Imagine a pokey object being driven through your skin. Sounds awful, right? Even painful. So if you ever go to physical therapy and see your PT bring out a bunch of long, skinny needles, it’s understandable you might be confused.
There’s no need to fear! Your physical therapist may treat you with dry needling, a careful process in which hollow, metal needles are inserted into your muscles at certain points. Those tiny, sharp objects can relieve a lot of your pain while causing almost none. Here’s how it works!
Trigger Points and You
Imagine your muscles as a tightly banded collection of strings. Occasionally, those strings wind themselves into knots. This may happen after a severe strain, repetitive physical activity, or due to a musculoskeletal disorder.
These knots – taut and hyperirritable spots in otherwise normal muscle – are called trigger points. They can sometimes be felt on the surface of your skin as tight, hard knots in your muscle. You’ll also know them by the pain they cause when you press them.
Dry needling works by relieving the tension in these trigger points. The needle piercing the muscle causes a twitch reflex. After that twitch, the muscles around the trigger point relax. While massage (or as the pros call it, “manual therapy”) can relieve some trigger point pain, the needle can go deep into the body of the muscle, providing more substantive relief.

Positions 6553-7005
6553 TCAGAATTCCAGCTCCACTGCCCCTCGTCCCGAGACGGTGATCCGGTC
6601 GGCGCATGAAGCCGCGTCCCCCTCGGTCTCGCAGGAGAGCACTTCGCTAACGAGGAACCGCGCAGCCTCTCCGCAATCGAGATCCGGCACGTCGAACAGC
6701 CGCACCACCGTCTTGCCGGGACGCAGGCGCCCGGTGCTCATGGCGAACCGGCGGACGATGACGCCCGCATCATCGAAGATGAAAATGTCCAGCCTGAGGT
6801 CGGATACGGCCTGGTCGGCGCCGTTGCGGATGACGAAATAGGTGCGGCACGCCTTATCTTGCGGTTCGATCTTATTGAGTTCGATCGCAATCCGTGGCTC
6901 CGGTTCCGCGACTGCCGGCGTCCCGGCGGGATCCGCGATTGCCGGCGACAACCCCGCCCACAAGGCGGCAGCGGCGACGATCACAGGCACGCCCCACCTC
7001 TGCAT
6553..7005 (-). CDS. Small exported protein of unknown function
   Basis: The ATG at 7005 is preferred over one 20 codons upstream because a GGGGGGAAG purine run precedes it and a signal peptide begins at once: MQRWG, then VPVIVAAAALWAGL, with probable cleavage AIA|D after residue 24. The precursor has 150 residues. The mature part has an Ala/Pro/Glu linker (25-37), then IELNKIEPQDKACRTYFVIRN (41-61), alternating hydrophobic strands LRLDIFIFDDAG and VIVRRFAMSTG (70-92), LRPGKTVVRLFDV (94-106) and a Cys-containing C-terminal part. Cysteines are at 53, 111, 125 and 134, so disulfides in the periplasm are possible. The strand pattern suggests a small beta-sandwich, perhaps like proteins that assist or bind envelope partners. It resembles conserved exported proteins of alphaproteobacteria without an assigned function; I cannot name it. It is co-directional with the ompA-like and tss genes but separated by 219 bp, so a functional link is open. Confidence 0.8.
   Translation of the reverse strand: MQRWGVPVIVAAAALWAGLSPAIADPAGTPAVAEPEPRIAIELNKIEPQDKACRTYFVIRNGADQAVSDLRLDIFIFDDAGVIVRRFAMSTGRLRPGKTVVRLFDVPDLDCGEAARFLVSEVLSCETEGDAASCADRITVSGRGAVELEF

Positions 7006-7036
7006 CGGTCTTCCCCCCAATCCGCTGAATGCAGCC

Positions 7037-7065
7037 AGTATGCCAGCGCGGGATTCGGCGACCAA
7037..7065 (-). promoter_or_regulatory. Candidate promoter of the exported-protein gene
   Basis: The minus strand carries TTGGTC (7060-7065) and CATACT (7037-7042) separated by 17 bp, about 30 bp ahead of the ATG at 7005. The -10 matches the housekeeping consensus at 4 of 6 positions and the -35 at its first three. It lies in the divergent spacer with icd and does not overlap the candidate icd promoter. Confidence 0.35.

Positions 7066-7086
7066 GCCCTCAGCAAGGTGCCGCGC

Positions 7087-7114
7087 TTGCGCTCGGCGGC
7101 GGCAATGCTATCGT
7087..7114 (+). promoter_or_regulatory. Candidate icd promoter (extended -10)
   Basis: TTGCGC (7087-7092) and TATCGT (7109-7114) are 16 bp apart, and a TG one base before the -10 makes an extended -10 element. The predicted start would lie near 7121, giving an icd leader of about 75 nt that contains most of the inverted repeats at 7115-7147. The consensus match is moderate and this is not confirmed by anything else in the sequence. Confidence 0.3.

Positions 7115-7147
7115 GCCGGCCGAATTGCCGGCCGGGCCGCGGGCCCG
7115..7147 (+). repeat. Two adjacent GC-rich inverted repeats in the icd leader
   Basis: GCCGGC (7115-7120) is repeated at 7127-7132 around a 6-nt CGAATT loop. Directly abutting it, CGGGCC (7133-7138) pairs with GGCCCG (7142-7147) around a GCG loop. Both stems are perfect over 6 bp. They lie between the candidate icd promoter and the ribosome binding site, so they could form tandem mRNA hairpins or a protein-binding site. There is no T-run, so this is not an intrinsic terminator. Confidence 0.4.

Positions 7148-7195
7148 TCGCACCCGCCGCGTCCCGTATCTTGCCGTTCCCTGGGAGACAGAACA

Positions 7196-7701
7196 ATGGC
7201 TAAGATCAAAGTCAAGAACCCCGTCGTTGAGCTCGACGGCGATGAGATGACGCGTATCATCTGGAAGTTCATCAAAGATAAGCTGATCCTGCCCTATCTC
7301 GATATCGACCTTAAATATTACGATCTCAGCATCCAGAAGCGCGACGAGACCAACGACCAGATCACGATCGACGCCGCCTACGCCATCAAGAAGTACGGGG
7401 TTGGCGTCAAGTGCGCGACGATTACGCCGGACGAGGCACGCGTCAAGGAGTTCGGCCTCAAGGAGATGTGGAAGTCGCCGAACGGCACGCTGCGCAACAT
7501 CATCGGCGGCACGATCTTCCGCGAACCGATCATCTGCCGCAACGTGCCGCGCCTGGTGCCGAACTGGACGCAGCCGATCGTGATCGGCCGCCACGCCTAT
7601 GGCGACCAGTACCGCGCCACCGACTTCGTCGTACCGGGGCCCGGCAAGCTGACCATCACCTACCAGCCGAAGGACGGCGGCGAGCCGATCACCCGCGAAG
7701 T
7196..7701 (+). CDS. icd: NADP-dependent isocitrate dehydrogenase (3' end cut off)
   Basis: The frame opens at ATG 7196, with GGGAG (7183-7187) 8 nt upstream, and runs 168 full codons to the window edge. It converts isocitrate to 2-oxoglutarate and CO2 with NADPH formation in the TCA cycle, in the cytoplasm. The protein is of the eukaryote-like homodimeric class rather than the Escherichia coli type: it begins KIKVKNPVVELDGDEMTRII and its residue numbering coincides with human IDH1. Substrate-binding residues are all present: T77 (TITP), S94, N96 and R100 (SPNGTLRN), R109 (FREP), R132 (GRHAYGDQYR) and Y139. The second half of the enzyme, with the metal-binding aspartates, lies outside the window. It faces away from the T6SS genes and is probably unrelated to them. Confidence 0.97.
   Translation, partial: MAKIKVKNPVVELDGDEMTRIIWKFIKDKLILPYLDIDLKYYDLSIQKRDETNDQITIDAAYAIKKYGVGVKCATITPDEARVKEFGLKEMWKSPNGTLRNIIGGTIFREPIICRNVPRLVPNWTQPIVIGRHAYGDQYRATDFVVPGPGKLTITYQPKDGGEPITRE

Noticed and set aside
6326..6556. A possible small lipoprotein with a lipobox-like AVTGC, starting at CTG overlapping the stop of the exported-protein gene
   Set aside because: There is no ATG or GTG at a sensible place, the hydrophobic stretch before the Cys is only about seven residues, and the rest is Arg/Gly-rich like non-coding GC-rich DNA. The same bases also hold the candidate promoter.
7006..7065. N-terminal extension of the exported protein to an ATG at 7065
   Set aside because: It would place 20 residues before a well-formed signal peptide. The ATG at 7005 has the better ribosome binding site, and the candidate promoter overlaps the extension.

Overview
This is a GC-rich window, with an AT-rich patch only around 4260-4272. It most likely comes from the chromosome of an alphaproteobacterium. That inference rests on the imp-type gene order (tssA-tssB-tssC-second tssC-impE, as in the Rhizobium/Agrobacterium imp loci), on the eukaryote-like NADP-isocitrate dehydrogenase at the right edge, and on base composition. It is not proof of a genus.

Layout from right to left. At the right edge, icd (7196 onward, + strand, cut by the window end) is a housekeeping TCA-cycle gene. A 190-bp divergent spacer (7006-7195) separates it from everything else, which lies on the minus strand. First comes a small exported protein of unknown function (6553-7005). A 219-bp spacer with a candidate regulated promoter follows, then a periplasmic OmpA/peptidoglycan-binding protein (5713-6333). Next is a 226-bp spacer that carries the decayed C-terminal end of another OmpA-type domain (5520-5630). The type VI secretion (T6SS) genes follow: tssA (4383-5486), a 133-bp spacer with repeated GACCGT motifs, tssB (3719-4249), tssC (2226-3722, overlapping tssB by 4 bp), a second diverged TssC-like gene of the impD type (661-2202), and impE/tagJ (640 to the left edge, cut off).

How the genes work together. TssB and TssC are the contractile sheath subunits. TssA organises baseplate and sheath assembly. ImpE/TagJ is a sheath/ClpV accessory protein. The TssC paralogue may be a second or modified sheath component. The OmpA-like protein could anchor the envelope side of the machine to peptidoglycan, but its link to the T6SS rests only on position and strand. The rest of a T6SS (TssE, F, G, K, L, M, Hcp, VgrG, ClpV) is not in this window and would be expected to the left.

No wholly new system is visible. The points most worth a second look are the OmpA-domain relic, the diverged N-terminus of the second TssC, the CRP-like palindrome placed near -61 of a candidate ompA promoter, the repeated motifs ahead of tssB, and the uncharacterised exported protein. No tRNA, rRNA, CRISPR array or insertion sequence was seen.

Dry Needling vs. Acupuncture
If you’re convinced this just sounds like acupuncture, your skepticism is understandable. Acupuncture, as a traditional component of Chinese medicine, is part of a rich cultural tradition. However, it is also often regarded as pseudoscience due to the mechanics behind its use. Practitioners of acupuncture believe it adjusts the flow of “Qi,” an invisible energy in your body. Qi is generally considered by science to not exist.
Now, acupuncture does sometimes work, but it doesn’t work because of qi: it works because of placebo or because of hitting these trigger points. Dry needling takes the lessons learned from centuries of acupuncture and retools them to fit the scientific evidence of trigger points. Don’t take our word for it: the efficacy of dry needling is backed up by scientific literature, and trigger points are a continued point of research for physical therapy and exercise science.
Are you experiencing chronic pain? Dry needling may be able to help! Consult with your physician for further treatment options, and ask for a referral to Physical Therapy Partners! Our experienced physical therapists can help you conquer your pain.